Early on, I was introduced to my first companion. As with any BioWare game, companions will be a common feature. Major decisions on the part of the player will strongly impact the character’s good/evil dichotomy, but less serious character interactions will instead impact how a character views you. The Bounty Hunter’s first companion is Mako, a positive and smart human assistant with a naïve spirit. She’s obviously a potential romance companion, and her role in battle is either that of a support healer for your character or a traditional damage-dealing bounty hunter. She’s interesting, spunky, and ready for action and to do what’s right. Considering this all comes from the “bad” side of Star Wars, it’s nice to see some complexity in the game’s narrative.
Companions do raise one weird problem in the game: they’re everywhere. For a game that offers justification for almost everything in a believable manner, the fact that, especially in the early levels, are loads of Makos running around is a little weird. This becomes less of a problem once the companions have been gifted items and equipment, but their plurality is still a little odd.
The Bounty Hunter’s ship is also very different than the Imperial Agent’s. Inspired by Boba Fett’s ship and the Serenity ship from Firefly, the Bounty Hunter’s ship is a beast, coming two massive stories tall. We’re talking the size of the Normandy in Mass Effect. Like in Mass Effect, companions will rest here between missions and interact with each other, and the whole ship acts as a hub for the player. Companions do much of the crafting, so those left on the ship can spend their time making items for use. Other gamers can visit the ship as well, which will evolve as players progress through the storyline. The ship is very important, but that doesn’t even begin to cover the ship flying missions.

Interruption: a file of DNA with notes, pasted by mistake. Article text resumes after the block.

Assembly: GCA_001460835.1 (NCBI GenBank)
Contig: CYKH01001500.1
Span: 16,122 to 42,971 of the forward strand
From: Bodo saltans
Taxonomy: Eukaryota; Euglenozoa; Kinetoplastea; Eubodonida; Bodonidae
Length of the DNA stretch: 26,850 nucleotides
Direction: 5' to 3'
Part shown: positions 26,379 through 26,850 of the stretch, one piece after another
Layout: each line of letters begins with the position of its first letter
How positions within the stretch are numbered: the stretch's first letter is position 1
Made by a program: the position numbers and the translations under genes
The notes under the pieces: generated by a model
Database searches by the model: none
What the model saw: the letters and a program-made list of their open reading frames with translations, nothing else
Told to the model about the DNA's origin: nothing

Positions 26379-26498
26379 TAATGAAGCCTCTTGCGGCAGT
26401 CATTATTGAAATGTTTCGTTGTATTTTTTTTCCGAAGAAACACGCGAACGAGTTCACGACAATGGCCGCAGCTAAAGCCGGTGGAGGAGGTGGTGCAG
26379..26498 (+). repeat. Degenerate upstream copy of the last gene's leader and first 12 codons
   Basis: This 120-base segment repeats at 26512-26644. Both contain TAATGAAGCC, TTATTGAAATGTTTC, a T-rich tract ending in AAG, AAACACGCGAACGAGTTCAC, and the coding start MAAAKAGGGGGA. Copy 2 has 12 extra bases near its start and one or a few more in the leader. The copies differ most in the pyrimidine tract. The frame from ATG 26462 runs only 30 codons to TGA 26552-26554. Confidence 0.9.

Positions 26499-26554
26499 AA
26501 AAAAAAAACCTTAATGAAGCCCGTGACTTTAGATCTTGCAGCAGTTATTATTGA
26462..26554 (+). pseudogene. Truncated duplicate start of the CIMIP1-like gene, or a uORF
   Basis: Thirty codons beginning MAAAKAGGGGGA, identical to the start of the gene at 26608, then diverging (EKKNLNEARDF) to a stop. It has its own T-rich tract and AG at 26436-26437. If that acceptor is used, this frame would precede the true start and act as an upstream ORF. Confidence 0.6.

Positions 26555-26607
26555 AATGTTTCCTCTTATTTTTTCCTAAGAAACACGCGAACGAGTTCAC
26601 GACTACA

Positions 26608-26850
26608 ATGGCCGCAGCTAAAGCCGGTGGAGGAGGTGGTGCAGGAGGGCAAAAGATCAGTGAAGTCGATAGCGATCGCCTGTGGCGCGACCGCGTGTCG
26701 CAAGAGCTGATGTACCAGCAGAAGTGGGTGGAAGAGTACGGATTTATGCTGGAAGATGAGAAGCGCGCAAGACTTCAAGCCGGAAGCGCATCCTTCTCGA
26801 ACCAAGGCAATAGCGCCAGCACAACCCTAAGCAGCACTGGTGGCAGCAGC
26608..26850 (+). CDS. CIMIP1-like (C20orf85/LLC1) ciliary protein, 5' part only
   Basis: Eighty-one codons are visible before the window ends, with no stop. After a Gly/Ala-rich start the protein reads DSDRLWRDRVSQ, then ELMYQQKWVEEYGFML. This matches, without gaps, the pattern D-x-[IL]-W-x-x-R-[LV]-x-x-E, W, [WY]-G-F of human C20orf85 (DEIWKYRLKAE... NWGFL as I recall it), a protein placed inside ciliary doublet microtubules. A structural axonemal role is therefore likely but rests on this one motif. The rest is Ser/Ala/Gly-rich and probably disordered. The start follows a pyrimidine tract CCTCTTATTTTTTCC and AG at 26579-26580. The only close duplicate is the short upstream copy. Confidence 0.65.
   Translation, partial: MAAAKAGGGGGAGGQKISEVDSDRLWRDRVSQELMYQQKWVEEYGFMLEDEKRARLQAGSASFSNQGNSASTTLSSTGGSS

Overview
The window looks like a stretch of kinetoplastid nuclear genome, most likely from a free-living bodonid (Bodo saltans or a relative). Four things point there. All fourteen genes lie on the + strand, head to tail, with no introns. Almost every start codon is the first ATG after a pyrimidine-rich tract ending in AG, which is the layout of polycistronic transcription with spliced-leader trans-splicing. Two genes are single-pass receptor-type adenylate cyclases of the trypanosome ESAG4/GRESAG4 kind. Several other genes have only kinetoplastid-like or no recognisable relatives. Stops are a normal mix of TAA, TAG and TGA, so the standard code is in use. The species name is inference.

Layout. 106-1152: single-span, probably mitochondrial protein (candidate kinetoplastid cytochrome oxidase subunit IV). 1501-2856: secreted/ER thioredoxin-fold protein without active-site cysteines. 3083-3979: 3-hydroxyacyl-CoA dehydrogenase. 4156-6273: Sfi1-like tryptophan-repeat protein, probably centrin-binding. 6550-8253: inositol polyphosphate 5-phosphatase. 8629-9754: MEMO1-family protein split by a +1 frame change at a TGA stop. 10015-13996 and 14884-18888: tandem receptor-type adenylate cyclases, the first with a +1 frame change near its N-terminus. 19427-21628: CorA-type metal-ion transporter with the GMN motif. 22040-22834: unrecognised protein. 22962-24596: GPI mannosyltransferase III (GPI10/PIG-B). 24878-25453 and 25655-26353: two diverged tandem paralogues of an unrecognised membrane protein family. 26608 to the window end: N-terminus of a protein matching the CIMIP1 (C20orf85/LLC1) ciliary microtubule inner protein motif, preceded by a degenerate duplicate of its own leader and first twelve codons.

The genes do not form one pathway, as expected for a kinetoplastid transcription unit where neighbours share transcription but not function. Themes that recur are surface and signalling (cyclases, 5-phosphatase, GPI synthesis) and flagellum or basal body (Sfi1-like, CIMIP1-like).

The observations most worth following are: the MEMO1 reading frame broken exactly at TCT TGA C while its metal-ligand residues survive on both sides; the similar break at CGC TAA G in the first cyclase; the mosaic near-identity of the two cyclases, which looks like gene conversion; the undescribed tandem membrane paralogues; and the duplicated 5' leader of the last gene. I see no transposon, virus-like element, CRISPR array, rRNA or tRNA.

In one area, which could be very good or very bad, players take control of their ship and fly around a la on-rails shooting in space. It looks like fun but seems unnatural, even though the game is part of a franchise designed around space fights. I hope BioWare does an awesome job with this element of the game, but if not, it won’t ruin the larger experience.
Lastly, this is an MMO. I’ll discuss the PvP element of the game another day, but group-based PvE is still very important. The Old Republic has a few unique problems, and they mostly deal with the story elements of the game. Say a duo of Bounty Hunters team up. When they perform story missions, sometimes the game puts up a massive green barrier. When they cross this barrier, it means that only one of the Bounty Hunters can partake in that mission, instantly separating the players until they regroup after the mission element. This is a result of the team-based conversation trees. Players will enter a conversation, and an NPC will talk to them all. Each player makes a response, and the game rolls to find out who will get to speak. There’s a conflict when two characters of the same type, doing the same story stuff, come together. It’s a little weird, but it makes sense in the end.
While the game can be played together at any moment, there are two areas where it is especially important to team up. First: heroic missions. These missions are particularly difficult on one’s own, but they are much easier to beat once players have grouped up. The other area that requires group play are the Flashpoints. These are group-based missions that are much more self-contained. Up to four players—and four players alone—can play through these missions. Typically, when players work in teams, each player controls himself and a companion. In Flashpoints, companions will only be around if fewer than three players are involved.
However, once a group enters a Flashpoint, the event tends to be exciting. Our Flashpoint regarded a mutinous Empire ship, and player decisions included killing or forgiving the mutinous group, finding and destroying items, searching for a traitor, and defeating a Padawan jedi. These missions are very satisfying, offer loads of experience and decent loot, and provide a great way to pad out a character when the game’s difficulty becomes intense.
Star Wars: The Old Republic is an incredibly compelling and enjoyable game. In its current state, BioWare, EA, and LucasArts could send it out to players and turn on servers immediately and the game would be well worth $15 a month. Hopefully we can get impressions of the final product soon, and with a prospective 2011 release date, we may have The old Republic in our hands before the year is up.